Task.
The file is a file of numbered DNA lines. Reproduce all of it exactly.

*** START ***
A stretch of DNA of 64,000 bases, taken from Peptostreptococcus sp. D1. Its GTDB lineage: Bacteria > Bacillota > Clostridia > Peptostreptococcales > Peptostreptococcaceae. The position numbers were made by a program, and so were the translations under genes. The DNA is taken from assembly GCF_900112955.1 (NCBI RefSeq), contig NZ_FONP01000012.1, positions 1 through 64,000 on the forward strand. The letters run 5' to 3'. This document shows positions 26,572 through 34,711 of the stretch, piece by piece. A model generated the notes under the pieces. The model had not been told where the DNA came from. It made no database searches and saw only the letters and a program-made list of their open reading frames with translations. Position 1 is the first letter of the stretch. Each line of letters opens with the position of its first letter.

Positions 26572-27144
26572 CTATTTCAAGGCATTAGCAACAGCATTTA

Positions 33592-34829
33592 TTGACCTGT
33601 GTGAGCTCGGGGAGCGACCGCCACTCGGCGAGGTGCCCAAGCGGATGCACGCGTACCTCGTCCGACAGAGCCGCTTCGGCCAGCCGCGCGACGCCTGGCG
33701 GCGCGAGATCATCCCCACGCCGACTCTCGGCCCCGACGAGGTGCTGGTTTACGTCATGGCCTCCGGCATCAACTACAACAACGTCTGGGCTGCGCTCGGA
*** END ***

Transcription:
A stretch of DNA of 64,000 bases, taken from Peptostreptococcus sp. D1. Its GTDB lineage: Bacteria > Bacillota > Clostridia > Peptostreptococcales > Peptostreptococcaceae. The position numbers were made by a program, and so were the translations under genes. The DNA is taken from assembly GCF_900112955.1 (NCBI RefSeq), contig NZ_FONP01000012.1, positions 1 through 64,000 on the forward strand. The letters run 5' to 3'. This document shows positions 26,572 through 34,711 of the stretch, piece by piece. A model generated the notes under the pieces. The model had not been told where the DNA came from. It made no database searches and saw only the letters and a program-made list of their open reading frames with translations. Position 1 is the first letter of the stretch. Each line of letters opens with the position of its first letter.

Positions 26572-27144
26572 CTATTTCAAGGCATTAGCAACAGCATTTA

Positions 33592-34829
33592 TTGACCTGT
33601 GTGAGCTCGGGGAGCGACCGCCACTCGGCGAGGTGCCCAAGCGGATGCACGCGTACCTCGTCCGACAGAGCCGCTTCGGCCAGCCGCGCGACGCCTGGCG
33701 GCGCGAGATCATCCCCACGCCGACTCTCGGCCCCGACGAGGTGCTGGTTTACGTCATGGCCTCCGGCATCAACTACAACAACGTCTGGGCTGCGCTCGGA